In this case, however, defendant properly sought a cross-racial identification and an instruction should have been provided to the jury. In State v. Green, 312 N.J. Super. 456, 465 (App. Div.), certif. denied, 156 N.J. 425 (1998), considering the refusal to give the general identification charge, we held "that where requested and where the facts of the case raise a genuine and substantial issue as to identification, the charge must be given."

We acknowledge that the facts of this case present a close question as to whether the failure to give the required cross-racial identification charge was harmful error. We first note that identification was the only issue in this case. However, unlike the circumstances in Cromedy, supra, 158 N.J. at 117, where the identification was made months after the crime was committed, or Davis, supra, 363 N.J. Super. at 559, where the arrest occurred months after the out-of-court identification procedure, Marchak pointed out defendant to the police within approximately one hour of the robbery. Although the out-of-court identification took place soon after the robbery, however, Marchak was admittedly and understandably still excited. See Murray, supra, 338 N.J. Super. at 89-90 (distinguishing Cromedy and noting that a cross-racial identification charge was not necessary because, among other things, the DEA agent "was not the victim of a violent crime, which made her nervous or upset"). Whatever observations Marchak made of the two men were limited to the very short period of time that he was on the ground, covering his face, and defending himself from the assault.

At trial, Marchak identified both defendants as they sat at counsel table, though he acknowledged that he could not remember what they looked like and could "barely" remember the day's events. See Cromedy, supra, 158 N.J. at 131-32 (noting that "the stress associated with the courtroom atmosphere, based on human experience, is likely to diminish rather than enhance recognition accuracy"). Marchak admitted that he was unable to describe his assailants in any significant detail beyond the clothing they wore.

Second, in this case there was no independent corroboration of the identification through the admission of other evidence, such as the proceeds of the robbery, as in Harris. While it is true that defendant and Thompson walked away as Marchak and the officers approached, so did the other people in the crowd. Marchak claimed that he was robbed of $147, but defendant only had $40 dollars on his person when arrested; any money in Thompson's possession was deemed to be non-evidential. The single item of clothing that corroborated Marchak's initial description of his assailant -- a white football jersey with the number seven on it -- was never introduced at trial. Moreover, an item of clothing that fits the initial physical description provided by the victim, unless particularly idiosyncratic, does not strike us as providing "independent reliability" to the identification. Cromedy, supra, 158 N.J. at 132.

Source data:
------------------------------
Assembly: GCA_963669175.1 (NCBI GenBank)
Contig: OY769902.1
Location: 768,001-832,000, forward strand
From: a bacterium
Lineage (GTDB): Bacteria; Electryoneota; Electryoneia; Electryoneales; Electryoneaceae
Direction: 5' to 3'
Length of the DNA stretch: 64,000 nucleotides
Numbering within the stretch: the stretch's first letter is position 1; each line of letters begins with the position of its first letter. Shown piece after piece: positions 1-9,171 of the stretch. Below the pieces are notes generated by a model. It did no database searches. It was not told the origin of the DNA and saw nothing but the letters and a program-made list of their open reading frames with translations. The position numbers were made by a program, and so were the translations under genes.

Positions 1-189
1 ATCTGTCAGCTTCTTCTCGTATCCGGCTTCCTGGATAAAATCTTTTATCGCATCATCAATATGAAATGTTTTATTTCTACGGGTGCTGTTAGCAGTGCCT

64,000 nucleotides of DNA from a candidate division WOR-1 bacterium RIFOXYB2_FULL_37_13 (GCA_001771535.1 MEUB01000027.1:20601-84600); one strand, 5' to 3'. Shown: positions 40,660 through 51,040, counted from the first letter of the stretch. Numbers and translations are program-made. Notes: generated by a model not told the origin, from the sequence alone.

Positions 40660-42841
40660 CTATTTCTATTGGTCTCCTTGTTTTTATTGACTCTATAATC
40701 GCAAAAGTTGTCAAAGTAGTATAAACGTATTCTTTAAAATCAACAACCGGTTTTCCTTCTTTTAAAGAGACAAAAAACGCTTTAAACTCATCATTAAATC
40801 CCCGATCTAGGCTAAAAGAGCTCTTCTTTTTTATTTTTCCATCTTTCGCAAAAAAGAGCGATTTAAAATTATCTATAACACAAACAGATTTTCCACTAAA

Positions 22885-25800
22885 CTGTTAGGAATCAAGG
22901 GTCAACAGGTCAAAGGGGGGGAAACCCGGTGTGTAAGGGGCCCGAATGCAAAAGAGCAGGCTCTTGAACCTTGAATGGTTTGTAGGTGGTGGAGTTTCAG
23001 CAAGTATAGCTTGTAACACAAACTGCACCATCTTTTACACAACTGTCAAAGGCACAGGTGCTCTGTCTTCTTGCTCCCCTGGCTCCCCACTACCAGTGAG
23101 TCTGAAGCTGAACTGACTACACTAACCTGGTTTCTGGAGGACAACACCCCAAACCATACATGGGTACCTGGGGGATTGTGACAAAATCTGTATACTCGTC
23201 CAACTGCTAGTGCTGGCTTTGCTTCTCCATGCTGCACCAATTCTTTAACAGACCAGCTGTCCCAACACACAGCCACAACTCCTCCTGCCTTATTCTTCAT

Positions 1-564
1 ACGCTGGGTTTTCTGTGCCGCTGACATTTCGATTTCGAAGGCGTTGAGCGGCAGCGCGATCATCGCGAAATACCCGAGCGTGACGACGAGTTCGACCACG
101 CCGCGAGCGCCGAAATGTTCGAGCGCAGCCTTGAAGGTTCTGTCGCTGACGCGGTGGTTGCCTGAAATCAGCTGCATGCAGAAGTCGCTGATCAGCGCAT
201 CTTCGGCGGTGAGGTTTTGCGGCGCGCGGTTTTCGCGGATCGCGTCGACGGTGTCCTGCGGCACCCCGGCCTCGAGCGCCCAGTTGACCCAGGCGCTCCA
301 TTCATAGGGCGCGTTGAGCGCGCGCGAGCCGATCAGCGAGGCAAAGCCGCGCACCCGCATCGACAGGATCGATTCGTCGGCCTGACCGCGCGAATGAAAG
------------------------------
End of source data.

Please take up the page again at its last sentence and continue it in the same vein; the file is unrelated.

On balance, therefore, we cannot conclude the judge's refusal to provide a cross-racial identification charge in this case was harmless error beyond a reasonable doubt. Our conclusion is bolstered by recent studies demonstrating that jurors are "largely unfamiliar with th[e] findings" of scientific studies regarding eyewitness identification "and often hold beliefs to the contrary." Special Master's Report, State v. Henderson, supra, at 48 (citation to record omitted). For example, "jurors were substantially less receptive to such concepts as cross-race bias" than were experts in the field. Id. at 49 (citation to record omitted). "[J]urors underestimate the importance of proven indicators of accuracy (e.g., lineup instructions, memory retention interval, lighting conditions, cross-race identification, weapon presence), tend to rely heavily on factors that the research finds are not good indicators of accuracy (e.g., witness confidence), and tend to overestimate witness accuracy rates." Ibid. (citation to record omitted). We are therefore compelled to reverse defendant's conviction. In light of our holding, we need not discuss defendant's second point on appeal.

Reversed and remanded for a new trial.